Royal Mail Ltd v Kamaljeet Jhuti

JurisdictionEngland & Wales
CourtSupreme Court
JudgeLord Carnwath,Lord Hodge,Lord Wilson,Lady Arden,Lady Hale
Judgment Date27 Nov 2019
Neutral Citation[2019] UKSC 55

[2019] UKSC 55

Supreme Court

Michaelmas Term

On appeal from: [2017] EWCA Civ 1632


Lady Hale, President

Lord Wilson

Lord Carnwath

Lord Hodge

Lady Arden

Royal Mail Group Ltd


Sean Jones QC

Matt Jackson

(Instructed by Rainer Hughes Solicitors)


Simon Gorton QC

Jack Mitchell

(Instructed by Weightmans LLP (Liverpool))

Heard on 12 and 13 June 2019

Lord Wilson

( with whom Lady Hale, Lord Carnwath, Lord Hodge and Lady Arden agree)


Section 103A of the Employment Rights Act 1996 (“the Act”) provides:

“An employee who is dismissed shall be regarded for the purposes of this Part as unfairly dismissed if the reason (or, if more than one, the principal reason) for the dismissal is that the employee made a protected disclosure.”

In this appeal the dispute surrounds the reason for the dismissal of Ms Jhuti, the appellant, from her employment by Royal Mail Group Ltd (“the company”). As I will explain, the facts found by the employment tribunal (“the tribunal”) show that

(a) Ms Jhuti made protected disclosures within the meaning of section 43A of the Act, colloquially described as whistleblowing, to her line manager;

(b) the line manager's response to her disclosures was to seek to pretend over the course of several months that Ms Jhuti's performance of her duties under her contract of employment with the company was in various respects inadequate;

(c) in due course the company appointed another officer to decide whether Ms Jhuti should be dismissed; and

(d) having no reason to doubt the truthfulness of the material indicative of Ms Jhuti's inadequate performance, the other officer decided that she should be dismissed for that reason.

So what was the reason for Ms Jhuti's dismissal? Was it that her performance was inadequate? Or was it that she had made protected disclosures? These specific questions generate the following question of law of general importance which brings the appeal to this court:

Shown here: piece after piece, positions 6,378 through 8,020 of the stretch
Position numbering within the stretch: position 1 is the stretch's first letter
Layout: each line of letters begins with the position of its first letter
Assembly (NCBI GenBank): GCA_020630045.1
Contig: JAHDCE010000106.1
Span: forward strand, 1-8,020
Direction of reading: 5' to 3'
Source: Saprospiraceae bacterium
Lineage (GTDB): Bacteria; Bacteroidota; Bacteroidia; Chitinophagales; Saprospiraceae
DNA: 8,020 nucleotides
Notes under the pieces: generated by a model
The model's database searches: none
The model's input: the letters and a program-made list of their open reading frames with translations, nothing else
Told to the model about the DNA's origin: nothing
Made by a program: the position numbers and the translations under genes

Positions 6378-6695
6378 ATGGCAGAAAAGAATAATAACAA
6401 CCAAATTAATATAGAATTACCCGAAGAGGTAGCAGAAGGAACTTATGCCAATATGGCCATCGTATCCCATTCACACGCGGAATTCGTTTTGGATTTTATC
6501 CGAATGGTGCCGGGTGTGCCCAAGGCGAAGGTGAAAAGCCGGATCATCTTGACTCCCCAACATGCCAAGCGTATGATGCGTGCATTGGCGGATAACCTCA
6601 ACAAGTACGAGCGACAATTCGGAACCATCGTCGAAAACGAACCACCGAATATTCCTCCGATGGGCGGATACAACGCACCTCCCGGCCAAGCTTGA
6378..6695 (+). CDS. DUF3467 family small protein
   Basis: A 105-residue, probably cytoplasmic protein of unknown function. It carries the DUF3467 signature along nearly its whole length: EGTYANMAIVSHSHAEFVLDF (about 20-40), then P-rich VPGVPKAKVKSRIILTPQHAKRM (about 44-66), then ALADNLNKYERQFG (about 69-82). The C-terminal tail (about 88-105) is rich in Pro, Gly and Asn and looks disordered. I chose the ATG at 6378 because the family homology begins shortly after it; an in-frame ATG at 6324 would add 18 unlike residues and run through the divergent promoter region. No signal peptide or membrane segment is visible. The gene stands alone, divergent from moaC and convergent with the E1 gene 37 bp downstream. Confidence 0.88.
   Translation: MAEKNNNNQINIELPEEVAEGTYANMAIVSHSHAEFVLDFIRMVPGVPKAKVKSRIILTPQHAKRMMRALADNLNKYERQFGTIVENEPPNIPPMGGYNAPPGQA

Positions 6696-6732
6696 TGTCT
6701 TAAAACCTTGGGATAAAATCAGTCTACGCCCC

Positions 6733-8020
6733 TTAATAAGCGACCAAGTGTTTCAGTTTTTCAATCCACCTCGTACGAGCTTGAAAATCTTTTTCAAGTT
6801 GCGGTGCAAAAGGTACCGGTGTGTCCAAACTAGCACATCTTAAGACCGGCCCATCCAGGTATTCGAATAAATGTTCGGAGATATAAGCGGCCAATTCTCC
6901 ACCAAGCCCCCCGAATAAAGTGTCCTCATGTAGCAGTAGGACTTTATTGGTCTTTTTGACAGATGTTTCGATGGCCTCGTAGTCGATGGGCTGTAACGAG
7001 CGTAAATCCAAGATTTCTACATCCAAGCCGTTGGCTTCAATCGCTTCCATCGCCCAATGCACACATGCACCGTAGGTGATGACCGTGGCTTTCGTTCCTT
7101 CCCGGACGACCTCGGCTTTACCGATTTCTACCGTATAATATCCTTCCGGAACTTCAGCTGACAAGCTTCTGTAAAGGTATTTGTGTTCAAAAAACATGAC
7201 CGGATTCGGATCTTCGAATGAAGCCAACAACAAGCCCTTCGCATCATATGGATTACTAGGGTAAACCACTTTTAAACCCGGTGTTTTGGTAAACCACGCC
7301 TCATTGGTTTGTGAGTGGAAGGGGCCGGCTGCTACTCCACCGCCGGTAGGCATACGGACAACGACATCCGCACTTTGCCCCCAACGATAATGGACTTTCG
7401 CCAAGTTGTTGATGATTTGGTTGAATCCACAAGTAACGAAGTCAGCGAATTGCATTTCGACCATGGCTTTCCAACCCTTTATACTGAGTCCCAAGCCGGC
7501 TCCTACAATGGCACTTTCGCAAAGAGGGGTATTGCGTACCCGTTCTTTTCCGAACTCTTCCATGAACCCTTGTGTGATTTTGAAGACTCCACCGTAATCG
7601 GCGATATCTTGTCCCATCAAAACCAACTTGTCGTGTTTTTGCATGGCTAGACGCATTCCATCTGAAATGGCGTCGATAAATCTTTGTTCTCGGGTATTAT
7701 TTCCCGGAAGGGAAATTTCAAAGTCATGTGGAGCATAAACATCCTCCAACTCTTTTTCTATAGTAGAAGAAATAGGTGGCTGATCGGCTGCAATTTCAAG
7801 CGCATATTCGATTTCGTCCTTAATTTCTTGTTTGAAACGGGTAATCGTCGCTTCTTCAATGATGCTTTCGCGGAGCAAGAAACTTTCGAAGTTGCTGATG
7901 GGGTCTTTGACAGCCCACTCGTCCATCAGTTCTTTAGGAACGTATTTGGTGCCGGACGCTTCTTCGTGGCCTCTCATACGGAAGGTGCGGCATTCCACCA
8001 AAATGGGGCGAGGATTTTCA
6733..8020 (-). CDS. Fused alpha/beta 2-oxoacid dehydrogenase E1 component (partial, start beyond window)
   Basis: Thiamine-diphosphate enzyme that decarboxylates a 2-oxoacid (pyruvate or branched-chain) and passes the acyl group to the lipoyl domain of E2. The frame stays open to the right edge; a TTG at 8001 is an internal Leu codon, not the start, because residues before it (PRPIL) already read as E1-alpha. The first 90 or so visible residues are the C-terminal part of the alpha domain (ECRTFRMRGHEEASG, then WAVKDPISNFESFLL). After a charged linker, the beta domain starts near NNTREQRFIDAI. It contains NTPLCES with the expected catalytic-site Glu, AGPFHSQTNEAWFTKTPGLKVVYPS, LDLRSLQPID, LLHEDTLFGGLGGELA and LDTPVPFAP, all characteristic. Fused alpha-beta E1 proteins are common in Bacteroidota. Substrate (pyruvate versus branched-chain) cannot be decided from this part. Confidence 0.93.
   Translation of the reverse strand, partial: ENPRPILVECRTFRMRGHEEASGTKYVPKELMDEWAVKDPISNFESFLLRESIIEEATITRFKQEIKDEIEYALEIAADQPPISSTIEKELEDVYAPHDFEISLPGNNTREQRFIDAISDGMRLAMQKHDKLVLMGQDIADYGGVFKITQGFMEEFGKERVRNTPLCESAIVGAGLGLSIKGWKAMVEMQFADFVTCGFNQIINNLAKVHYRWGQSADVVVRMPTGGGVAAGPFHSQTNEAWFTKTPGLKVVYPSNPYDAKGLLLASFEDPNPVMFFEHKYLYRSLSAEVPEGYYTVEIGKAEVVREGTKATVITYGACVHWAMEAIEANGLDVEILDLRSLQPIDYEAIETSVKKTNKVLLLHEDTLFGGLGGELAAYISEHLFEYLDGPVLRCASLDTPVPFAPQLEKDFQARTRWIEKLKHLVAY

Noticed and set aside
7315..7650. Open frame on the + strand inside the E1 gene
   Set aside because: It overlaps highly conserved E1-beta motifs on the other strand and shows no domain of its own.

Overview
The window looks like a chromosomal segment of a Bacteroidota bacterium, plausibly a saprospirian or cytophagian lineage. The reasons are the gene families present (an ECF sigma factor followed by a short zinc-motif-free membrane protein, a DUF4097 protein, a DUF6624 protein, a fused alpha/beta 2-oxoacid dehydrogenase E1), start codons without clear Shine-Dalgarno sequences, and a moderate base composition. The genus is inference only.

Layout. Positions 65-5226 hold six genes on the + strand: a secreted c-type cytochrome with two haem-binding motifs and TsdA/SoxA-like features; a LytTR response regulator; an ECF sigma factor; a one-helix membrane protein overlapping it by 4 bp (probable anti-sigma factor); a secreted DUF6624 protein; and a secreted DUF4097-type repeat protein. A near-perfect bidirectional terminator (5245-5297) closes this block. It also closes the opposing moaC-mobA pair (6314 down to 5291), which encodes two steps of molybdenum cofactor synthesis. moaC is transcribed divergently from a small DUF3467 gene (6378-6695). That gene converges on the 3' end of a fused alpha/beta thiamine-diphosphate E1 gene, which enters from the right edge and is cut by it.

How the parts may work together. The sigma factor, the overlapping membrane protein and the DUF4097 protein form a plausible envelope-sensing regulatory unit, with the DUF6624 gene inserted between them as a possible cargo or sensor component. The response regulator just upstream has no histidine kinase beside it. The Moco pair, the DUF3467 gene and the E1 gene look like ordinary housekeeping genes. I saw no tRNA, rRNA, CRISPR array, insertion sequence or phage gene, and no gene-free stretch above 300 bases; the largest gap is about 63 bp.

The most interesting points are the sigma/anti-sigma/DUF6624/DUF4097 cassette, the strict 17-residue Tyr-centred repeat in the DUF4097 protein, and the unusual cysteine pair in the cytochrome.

In a claim for unfair dismissal can the reason for the dismissal be other than that given to the employee by the decision-maker?


On 17 September 2013 the company employed Ms Jhuti as a media specialist in its MarketReach unit under a contract terminable by either side on three months' notice. But the contract provided that, for the first six months, she would be on trial and that, if she failed it, the company could dismiss her on one week's notice. The unit had two teams. Ms Jhuti was assigned to Mr Widmer's team. The role of a media specialist in the company is to promote the use of mail by businesses engaged in marketing activities. Ms Jhuti had previously worked at a senior level in the media industry.


On 16 October 2013 Ms Jhuti was shadowing Ms Mann. Ms Jhuti formed the view that Ms Mann was or might be infringing Ofcom's guidance, reflected in the company's own policy, in respect of “Tailor-Made Incentives” (“TMIs”). The company's dominant position in the postal market had led its regulator, Ofcom, by the issue of guidance, to seek to control its offers of TMIs to customers: it provided that, while they could be offered to new customers or to existing customers in respect of new products, they should not be offered to existing customers in respect of repeat business. Ms Jhuti formed the view that Ms Mann was not complying with that guidance nor with the company policy which reflected it and that the business which flowed from her improper offers would assist her in achieving her targets and in securing a bonus for herself and, indirectly, for Mr Widmer himself. Ms Jhuti soon formed the same view about offers of TMIs made by another member of Mr Widmer's team.


By two emails to Mr Widmer dated 8 November 2013 and by a third email to him dated 12 November, Ms Jhuti reported her concerns about Ms Mann's perceived non-compliance with Ofcom's guidance and with company policy in relation to offers of TMIs.


Mr Widmer apprised his line manager, namely Mr Reed, the company's Sales Director, of Ms Jhuti's reports. By an email which the tribunal described as sinister, Mr Reed responded to him as follows:

“The TMI issue is one we should look at, so she needs to provide evidence of that, and has to be aware that she is making quite strong and serious allegations in this area.”